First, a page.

Today I think I understood, through a bad cell phone connection with Inaki, our main lawyer (his secretary afterwards informed me that she has had trouble understanding him as well, so it's not just the language barrier), that the prosecutor had not issued a warrant because the lesser judge had not completely signed off on it.

The ping-pong game of Napoleonic law goes on. I can't imagine a country now where they would actually arrest someone for a crime not directly witnessed by police and actually jail or bail them. As Kathleen's dentist said today (I'm bringing Kathleen's pearlies up to date, though she fears dentists, which I can't understand--while I hold her hand), "Although the Mexican justice system is supposed to help the victim, it actually works against them, especially if they have light skin and are thus perceived to be rich."

Us, we got $5,000 American to our names, and our former maid is now worth $500,OOO based on a recent inheritance, but she looks like an Indian, and I learned how important appearances were sometime in my mid-thirties, whereas my socially brighter siblings realized it in their teens. My mom used to make me go to a dermatologist when I didn't care how many blackheads were in my ears.

Hell, I had to find the truth about everything before I thought about appearances. Thank God electroshock helped temper my Faustian delusions when I was 30!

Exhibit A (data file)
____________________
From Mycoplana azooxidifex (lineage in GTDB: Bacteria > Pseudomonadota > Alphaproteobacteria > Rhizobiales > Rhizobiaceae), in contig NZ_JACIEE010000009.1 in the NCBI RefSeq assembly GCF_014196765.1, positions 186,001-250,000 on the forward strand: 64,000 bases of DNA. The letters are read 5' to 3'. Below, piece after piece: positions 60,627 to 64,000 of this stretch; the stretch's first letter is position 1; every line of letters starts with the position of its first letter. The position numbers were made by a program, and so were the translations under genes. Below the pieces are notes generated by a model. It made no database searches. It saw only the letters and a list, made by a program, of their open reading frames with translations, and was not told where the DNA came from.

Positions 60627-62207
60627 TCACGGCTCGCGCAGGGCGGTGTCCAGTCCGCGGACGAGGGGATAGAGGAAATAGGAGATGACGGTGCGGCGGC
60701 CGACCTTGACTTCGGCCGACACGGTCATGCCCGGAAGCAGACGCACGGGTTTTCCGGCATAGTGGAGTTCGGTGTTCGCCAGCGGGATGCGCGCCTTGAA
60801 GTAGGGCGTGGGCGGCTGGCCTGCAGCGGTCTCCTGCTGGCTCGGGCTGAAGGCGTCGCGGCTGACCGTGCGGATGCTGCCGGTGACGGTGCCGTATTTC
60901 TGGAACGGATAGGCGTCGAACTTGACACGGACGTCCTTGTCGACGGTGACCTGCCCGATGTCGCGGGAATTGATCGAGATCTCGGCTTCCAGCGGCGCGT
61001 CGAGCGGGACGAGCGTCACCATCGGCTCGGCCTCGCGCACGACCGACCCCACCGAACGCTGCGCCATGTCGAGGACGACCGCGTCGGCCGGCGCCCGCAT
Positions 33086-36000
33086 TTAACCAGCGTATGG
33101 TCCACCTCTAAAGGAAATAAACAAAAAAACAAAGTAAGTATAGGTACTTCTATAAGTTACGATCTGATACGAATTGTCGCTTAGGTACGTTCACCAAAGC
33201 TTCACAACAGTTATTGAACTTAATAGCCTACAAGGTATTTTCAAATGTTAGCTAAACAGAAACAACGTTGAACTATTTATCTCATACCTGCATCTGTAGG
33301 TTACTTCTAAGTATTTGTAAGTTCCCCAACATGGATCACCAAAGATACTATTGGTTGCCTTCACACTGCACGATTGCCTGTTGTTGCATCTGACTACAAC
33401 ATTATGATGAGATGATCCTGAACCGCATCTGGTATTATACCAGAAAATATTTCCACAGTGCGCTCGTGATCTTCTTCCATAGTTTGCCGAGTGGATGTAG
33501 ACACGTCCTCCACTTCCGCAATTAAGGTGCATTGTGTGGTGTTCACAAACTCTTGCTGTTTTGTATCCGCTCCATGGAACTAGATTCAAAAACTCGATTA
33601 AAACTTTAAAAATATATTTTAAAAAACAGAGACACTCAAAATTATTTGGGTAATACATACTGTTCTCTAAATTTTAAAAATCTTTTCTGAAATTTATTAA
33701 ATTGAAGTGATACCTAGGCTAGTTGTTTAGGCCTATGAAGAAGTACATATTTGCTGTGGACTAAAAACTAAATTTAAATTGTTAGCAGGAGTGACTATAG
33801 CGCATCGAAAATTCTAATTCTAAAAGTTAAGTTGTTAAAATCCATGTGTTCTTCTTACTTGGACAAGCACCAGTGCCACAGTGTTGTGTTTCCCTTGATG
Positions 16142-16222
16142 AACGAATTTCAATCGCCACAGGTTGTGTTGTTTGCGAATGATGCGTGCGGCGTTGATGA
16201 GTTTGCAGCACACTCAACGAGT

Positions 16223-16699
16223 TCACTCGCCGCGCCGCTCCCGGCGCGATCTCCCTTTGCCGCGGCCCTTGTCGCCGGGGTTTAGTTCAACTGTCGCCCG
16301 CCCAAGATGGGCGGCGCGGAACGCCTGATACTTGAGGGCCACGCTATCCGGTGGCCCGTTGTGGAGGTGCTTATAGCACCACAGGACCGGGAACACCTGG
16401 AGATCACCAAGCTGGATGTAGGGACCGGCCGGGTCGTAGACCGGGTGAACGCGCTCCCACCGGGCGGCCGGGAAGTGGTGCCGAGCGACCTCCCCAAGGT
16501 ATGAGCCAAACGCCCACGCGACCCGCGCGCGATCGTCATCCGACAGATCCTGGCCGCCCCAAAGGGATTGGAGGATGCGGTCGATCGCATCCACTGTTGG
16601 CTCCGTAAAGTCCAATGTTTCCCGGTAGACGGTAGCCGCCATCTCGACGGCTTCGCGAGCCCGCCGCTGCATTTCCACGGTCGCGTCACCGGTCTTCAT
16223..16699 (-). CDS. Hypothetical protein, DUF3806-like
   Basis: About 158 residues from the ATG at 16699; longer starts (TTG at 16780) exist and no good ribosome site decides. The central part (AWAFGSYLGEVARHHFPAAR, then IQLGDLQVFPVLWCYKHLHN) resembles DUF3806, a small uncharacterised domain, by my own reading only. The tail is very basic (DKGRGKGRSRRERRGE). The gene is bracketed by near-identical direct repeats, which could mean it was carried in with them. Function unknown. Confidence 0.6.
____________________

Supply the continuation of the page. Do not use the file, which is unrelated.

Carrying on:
Enough about me. How are you? What can you do for us? Well, money's always nice, but we can wait until we get back to the States to beg when we'll need a bit to get a rental up in NorCal, where they are cheaper for CA but not nearly as cheap as those to be had in Mexico. Out of solidarity you can also read Kafka and Finnegan's Wake; knowing that you are struggling with them will give us a certain mutual Schadenfreude.

The plot thickens in February when my six-month check-up with my pain specialist in San Diego is due, though Principal Lifeless won't commit to telling me if six months is adequate for sustaining my pension, as I proved to them that "being under a physician's care" was not specified as to frequency in my original policy.

Tomorrow we plan to quit smoking again, as we did for four months before our final blow-out with our son which left us both emotionally devastated and uncaring about our health or lives. Having recovered, it's back on the horse, absent the Marlboro Man (who I understand died of lung cancer near Smokestack Mountain).

If my health permits (I've been under for a week with amebiasis again, competing with Bolivia's natural gas preserves), I will update our saga as soon as anything equally unsubstantive and seductively promising occurs.

Until then.

Thine as ever,



  1. C.E.,

    Good to find you again, though not good your circumstances, obviously. Is Melic done now? Sad.

    Keep the faith,


  2. Wasn't the warrant issued? Did the police go after her?

  3. Simmons--Yes, Melic will put out its 27th issue after almost nine years.

    Not sad, it's time.

    It was a good ride.

    As for you Sis, going to update the blog now.